Tumdo or “male initiation” among the Nandi of Kenya contains several traits common to rites of passage across the continent. Boys belonging to the same age set move away from their parents’ homes to dwell in a secluded lodge constructed solely for the ritual’s duration. Secret knowledge passes from older men to the boys throughout their time of separation from the community. At the same time, this period serves a practical purpose, preparing boys for adulthood in Nandi society. Tests of bravery and concentration also characterise this initiation. The young boys face challenges, such as having to stare unflinchingly at a grotesque masked figure that threatens them with a spear. The goal is to keep one’s eyes on the spearhead Without looking away in fear or attuning to the raucous distractions created by the other boys. The spearhead challenge teaches boys to discern immediate priorities from mere distractions. It asks them to develop self-control, and mental and emotional discipline when faced with fear. In other words, manhood requires a mature disposition cultivated by experience. The initiation offers boys preliminary encounters With fear, uncertainty, and psycho-emotional challenges.
Dipo, an initiatory rite among Krobo women in Ghana, does not. The seminal moment in the ceremony requires girls to sit on a stone made sacred by its connection to Krobo Mountain and the Earth goddess, Nana Kloweki. If the initiand successfully sits down and rises from the stone three times, she passes the purity test. Dipo transitions Krobo girls into womanhood by teaching them aesthetics, dance, and household responsibilities. They learn to grind corn, to sweep, and how to wear traditional women’s clothing. Until the early nineteenth century, the initiation required the girls’ seclusion on Mount Krobo for several months. Economic changes and the adoption of the English academic calendar now cause communities to complete the process within one short week. Nevertheless, the spiritual and social significance remains the same.
Dipo serves a pivotal function of purifying girls, thereby making them Krobo women. Ritual cleanliness enables initiates to eat at their neighbour’s home and to marry within the community. Krobo diviners conduct ritual cleanings by sprinkling the person’s feet with blood from a red hen, symbolically transferring the person’s impurity into the animal. Afterward, the diviner slays a white hen and repeats the gestures, thereby removing all misfortune and cleansing her. Preparing girls for womanhood, in this context, involves more than pragmatic instruction. The priestess and the diviner pray over the girls constantly, invoking prosperity, safety, fecundity, peace, and well—being. Idealised Krobo womanhood is about being a successful, contributing member of society who lives peacefully and brings respect to her community.
Today, there is no place on the African continent that polytheism—the worship of multiple gods—is not extremely controversial and embattled. In past centuries—and in fact, until very recently—African traditional religions were often practised alongside Islam and Christianity. This is not interreligious relations in practice – there were certainly periods of intense religious conflict, holy war and jihad. Nonetheless, inter-religious relations in Africa today have achieved a nearly unprecedented fever pitch of intolerance, thanks in large part to the rapidly growing popularity of radical forms of Evangelical Christianity and Islam. While Muslims and Christians routinely and sometimes violently clash over the control of the public sphere and people’s souls, they share a common enemy in practitioners of African traditional religions. Traditional religion practitioners are often wrongly branded as pagans, witches and sorcerers.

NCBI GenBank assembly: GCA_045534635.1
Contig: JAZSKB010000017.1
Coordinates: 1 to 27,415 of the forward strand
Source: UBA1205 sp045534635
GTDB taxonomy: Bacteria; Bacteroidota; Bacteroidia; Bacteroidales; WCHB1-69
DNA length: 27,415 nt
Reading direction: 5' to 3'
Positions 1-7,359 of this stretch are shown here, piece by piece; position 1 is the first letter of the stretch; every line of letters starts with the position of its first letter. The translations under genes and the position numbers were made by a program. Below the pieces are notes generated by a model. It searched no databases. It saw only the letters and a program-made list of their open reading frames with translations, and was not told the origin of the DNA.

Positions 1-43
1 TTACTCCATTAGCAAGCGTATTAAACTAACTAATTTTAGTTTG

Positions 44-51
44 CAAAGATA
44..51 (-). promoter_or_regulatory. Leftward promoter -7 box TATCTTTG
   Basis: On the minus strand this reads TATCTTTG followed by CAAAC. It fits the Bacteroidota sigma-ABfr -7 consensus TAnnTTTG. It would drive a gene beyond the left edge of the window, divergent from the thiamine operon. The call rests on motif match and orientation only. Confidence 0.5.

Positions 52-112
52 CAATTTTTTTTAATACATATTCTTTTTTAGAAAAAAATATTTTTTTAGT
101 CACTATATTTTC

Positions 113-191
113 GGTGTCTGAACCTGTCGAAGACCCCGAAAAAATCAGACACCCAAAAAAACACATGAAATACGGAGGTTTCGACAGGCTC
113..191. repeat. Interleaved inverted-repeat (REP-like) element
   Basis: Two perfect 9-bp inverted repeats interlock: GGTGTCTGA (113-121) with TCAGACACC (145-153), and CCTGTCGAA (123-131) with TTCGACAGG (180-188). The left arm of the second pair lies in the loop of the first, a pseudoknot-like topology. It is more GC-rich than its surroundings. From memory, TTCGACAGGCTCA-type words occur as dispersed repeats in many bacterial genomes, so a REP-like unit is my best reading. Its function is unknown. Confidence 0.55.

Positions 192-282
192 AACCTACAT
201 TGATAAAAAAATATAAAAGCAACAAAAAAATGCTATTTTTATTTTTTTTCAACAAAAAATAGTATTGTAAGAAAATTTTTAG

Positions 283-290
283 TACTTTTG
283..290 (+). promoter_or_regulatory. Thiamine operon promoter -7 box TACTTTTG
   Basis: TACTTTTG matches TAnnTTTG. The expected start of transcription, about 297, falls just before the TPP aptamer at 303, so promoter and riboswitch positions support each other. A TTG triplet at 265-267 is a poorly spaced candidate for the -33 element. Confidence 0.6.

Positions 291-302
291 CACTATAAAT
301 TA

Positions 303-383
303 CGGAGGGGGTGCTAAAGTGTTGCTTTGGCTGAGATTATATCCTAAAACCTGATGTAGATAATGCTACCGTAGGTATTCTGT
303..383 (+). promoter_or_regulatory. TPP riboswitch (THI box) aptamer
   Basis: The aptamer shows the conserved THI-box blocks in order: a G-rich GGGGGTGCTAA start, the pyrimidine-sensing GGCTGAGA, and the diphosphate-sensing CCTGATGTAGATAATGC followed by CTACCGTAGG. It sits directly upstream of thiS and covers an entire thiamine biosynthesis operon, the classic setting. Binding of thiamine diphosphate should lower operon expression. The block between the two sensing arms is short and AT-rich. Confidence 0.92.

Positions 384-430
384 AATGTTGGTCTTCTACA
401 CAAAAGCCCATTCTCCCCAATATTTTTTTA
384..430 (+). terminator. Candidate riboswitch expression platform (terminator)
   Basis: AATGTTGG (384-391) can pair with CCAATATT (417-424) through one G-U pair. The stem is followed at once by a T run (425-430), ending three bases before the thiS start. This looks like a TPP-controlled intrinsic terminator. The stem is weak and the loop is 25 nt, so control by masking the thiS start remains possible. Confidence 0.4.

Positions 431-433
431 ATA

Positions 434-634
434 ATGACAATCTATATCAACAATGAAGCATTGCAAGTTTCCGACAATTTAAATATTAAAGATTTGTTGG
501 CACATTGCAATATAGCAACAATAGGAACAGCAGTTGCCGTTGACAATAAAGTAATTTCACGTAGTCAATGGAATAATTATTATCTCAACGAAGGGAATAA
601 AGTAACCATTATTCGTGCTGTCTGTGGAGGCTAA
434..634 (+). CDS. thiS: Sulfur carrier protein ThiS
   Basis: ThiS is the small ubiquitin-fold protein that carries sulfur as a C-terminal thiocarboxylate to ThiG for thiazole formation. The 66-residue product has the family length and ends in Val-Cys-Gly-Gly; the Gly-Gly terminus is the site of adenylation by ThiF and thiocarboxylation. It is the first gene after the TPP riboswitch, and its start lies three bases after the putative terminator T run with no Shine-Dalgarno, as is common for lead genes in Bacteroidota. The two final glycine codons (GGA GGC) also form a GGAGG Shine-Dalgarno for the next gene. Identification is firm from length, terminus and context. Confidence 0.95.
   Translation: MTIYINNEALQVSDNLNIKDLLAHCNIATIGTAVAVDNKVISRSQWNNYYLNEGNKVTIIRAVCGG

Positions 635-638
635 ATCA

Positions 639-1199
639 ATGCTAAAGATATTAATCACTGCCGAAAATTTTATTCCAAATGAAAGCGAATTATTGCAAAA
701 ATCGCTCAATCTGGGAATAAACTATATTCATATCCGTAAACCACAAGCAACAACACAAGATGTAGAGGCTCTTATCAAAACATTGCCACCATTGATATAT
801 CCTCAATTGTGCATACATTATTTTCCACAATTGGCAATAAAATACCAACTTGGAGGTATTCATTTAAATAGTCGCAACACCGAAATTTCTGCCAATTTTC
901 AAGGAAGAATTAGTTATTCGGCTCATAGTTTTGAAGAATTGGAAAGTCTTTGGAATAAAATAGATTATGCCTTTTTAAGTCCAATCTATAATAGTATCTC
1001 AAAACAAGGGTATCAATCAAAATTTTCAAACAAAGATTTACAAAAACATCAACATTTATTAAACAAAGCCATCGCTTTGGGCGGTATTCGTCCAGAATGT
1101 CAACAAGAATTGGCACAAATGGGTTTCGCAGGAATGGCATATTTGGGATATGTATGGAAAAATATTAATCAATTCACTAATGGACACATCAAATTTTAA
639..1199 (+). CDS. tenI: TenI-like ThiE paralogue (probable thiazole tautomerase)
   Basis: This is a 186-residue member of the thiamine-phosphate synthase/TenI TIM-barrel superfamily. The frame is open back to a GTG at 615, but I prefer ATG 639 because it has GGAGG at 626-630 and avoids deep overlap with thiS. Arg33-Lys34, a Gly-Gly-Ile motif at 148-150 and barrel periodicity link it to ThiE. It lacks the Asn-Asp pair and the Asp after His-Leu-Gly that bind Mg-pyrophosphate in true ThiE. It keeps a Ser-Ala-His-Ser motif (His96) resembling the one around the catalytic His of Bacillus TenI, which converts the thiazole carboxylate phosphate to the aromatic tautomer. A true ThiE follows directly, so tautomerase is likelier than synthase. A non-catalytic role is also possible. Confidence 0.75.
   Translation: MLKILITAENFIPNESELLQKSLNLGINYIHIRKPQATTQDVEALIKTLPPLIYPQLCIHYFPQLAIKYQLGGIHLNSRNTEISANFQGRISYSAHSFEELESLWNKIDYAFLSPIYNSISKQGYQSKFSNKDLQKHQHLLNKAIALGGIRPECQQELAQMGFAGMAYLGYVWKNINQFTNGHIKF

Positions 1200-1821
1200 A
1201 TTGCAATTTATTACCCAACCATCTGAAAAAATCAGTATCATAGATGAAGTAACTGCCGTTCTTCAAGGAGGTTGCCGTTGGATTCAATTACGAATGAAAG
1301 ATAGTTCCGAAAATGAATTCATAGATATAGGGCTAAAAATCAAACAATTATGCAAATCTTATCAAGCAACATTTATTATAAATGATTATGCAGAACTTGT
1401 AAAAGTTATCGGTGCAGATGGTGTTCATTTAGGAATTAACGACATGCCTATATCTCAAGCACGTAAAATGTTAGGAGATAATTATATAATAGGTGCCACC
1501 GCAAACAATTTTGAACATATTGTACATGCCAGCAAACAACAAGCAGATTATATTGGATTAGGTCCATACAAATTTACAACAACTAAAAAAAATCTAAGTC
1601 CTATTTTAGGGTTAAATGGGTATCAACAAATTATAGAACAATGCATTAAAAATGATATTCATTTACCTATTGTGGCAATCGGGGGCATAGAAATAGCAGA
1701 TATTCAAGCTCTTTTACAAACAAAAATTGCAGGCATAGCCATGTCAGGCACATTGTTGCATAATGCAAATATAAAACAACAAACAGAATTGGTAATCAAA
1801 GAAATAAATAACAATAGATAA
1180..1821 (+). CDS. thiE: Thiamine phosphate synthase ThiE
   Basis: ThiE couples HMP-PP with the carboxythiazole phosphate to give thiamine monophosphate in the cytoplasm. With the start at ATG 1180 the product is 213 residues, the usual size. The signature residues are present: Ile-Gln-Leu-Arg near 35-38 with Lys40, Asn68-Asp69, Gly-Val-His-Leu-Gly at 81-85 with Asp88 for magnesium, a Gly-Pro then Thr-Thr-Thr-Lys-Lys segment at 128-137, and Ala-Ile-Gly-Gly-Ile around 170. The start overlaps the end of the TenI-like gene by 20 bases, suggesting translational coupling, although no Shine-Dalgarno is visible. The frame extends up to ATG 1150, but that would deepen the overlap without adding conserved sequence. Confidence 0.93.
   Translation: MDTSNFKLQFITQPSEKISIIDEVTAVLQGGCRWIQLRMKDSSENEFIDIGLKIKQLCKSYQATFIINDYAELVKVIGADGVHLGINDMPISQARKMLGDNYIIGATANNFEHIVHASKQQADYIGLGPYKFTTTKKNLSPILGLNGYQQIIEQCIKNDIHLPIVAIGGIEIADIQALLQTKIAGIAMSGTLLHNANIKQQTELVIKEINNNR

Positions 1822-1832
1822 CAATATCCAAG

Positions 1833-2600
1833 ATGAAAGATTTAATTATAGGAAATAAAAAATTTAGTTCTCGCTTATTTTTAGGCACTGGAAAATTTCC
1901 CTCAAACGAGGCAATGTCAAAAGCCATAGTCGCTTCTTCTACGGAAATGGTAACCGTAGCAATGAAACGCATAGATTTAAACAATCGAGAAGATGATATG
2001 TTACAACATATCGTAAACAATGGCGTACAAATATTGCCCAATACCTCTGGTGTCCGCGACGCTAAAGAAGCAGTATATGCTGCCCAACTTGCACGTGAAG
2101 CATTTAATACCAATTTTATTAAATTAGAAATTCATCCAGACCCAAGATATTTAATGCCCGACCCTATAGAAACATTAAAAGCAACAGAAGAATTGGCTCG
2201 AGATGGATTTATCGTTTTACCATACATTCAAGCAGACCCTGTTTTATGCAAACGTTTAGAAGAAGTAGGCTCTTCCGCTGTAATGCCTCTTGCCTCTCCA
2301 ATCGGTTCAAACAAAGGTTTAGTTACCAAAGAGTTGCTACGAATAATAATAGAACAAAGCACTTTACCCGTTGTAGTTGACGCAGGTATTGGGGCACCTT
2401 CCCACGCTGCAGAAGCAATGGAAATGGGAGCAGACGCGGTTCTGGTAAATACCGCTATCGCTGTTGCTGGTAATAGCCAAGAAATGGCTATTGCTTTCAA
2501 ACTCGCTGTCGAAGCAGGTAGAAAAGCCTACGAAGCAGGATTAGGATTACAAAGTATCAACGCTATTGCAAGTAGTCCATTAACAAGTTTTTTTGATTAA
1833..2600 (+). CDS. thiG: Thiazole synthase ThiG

Contemporary African Religion
African indigenous religion in contemporary Africa struggles to maintain its legal tone and identity in the face of the forces of Islam and Christianity. Not surprisingly, this battle against indigenous religions has too often resulted in their being seen as no more than superstitions, magic, and fetishism. There is an improper view among adherents of Islam and Christianity that indigenous religions are little more than clandestine practices that one might turn to as an immoral source of power. This is perceived as a rise in pseudo-ritual practices and activities in Africa that claim to be traditional religious practices.
African religious practices are booming, partly because of visual and social media. It is not uncommon to read of online prayer sessions organised by priests in Kenya, Nigeria and the United States. These prayer sessions create communities of cyber-space worshippers united in the common purpose of sharing prayers that address existential and daily concerns of worshippers. Attracting millions of worshippers who join marathon daily prayers, weekly praise and worship sessions, monthly and yearly conventions and revival meetings, these new cyber methods encourage millions of devotees across the globe to participate in the traditions.
In the United States, Europe and Asia, many priests of Yoruba, Orisa and Ifa traditions have created houses of worship that make use of these new technologies for devotional practices. Since the late 20th century, African religions have assumed a new identity as transnational and global religion.